In it, but not of it. TPM DC
She was a Harvard professor with courses on administrative law, constitutional law, civil procedure and issues involving the separation of powers until becoming dean in 2003. She was nominated to the Harvard dean position by Larry Summers, then Harvard president and now chief Obama economic adviser. She served in the Clinton White House's Domestic Policy Council.
She and Obama both taught at University of Chicago law school. She attended Princeton and Oxford and, like Obama, received her law degree from Harvard. She also was one of the editors of the Harvard Law Review.
In March 2009 Kagan was confirmed by the senate on a 61-31 vote. Seven Republicans voted in favor of her nomination, joining all of the Democrats. (Sen. Arlen Specter - then a Republican - was among Kagan's opponents.) Her nomination to the D.C. Circuit Court of Appeals by President Clinton in 1999 was blocked by Republicans.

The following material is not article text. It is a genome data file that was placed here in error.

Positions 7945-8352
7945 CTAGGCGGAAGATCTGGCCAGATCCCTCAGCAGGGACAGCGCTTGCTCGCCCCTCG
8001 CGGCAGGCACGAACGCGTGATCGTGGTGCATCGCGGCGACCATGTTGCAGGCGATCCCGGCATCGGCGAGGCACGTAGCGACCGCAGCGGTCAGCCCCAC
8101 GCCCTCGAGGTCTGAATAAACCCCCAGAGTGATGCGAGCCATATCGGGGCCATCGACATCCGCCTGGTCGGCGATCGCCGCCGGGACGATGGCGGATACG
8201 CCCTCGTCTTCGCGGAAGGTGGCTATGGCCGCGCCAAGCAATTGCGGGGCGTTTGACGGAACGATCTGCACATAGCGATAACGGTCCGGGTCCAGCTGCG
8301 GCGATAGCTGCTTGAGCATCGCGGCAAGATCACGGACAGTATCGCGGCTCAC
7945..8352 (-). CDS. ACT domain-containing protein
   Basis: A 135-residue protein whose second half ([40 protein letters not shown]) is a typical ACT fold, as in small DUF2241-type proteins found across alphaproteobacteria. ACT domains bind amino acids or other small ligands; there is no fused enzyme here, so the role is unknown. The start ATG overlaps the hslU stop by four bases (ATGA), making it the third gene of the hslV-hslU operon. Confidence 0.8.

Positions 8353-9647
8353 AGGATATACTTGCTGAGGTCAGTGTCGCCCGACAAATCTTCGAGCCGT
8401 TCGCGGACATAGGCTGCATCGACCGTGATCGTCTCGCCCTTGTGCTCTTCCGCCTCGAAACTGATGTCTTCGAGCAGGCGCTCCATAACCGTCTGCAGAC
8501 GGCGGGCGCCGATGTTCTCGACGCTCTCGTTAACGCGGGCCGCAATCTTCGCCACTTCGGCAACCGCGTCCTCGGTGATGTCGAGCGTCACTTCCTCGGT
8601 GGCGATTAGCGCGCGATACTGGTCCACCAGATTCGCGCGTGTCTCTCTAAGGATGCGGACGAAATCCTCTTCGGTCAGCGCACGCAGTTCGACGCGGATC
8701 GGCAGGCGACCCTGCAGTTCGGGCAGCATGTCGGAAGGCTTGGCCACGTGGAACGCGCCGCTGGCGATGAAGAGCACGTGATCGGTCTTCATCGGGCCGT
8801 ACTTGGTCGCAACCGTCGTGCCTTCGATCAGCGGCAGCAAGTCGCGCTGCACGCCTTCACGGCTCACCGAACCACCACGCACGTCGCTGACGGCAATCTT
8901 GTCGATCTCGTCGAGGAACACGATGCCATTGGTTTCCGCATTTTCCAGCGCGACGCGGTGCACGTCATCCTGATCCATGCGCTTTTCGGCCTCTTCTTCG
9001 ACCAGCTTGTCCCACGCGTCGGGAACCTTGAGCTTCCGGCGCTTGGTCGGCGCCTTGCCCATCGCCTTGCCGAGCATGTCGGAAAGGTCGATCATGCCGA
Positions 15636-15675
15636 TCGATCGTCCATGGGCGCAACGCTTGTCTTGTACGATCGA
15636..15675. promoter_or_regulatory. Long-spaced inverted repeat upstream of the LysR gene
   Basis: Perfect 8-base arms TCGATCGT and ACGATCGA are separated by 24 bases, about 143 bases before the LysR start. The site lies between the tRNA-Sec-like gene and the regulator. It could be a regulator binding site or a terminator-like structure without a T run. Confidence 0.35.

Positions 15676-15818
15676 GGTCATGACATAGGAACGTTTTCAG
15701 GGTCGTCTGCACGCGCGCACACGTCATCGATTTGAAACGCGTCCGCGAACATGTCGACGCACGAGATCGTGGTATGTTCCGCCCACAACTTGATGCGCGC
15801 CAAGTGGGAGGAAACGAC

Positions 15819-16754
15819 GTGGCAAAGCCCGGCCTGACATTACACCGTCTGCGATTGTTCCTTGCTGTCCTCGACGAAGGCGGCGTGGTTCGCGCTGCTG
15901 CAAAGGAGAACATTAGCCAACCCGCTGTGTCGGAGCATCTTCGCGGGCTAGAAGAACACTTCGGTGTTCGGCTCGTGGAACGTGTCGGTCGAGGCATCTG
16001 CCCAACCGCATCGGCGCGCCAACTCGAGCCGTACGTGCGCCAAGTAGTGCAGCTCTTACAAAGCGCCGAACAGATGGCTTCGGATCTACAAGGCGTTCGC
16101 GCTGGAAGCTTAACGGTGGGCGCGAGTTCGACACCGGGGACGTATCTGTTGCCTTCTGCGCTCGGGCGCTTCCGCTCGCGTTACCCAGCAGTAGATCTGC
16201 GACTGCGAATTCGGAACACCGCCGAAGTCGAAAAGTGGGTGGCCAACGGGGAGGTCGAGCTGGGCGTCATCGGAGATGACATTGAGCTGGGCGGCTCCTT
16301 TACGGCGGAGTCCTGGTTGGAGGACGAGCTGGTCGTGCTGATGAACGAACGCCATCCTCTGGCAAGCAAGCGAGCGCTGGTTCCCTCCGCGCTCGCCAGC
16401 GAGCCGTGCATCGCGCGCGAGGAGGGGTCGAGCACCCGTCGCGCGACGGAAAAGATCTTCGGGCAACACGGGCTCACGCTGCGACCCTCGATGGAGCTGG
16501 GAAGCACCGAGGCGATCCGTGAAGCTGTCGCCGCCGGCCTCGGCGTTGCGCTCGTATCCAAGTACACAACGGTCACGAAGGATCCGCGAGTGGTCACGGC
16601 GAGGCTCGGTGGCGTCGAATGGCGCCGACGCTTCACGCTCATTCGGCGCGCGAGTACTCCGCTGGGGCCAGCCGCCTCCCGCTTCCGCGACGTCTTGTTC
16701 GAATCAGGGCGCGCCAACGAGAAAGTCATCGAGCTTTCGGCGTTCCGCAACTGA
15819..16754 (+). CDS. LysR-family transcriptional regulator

Kagan has been a target of progressives since her name first surfaced as a contender last spring, and the White House issued an unusual defense against some unflattering articles about her record on diversity.
The White House has said they want to see Obama's nominee confirmed by the end of the summer to be in place for the next court session. Kagan was chosen over three other finalists: D.C. Circuit Appeals Court Judge Merrick Garland, Ninth Circuit Court of Appeals Judge Judge Sidney Thomas and Seventh Circuit Court of Appeals Judge Diane Wood, a favorite of progressives. Also on the longish short list were Homeland Security Secretary Janet Napolitano, the former Arizona governor, Gov. Jennifer Granholm (D-MI), Leah Ward Sears, formerly chief justice of the Georgia Supreme Court and Seventh Circuit Court of of Appeals Judge Ann Claire Williams.
Read more about Kagan's background here.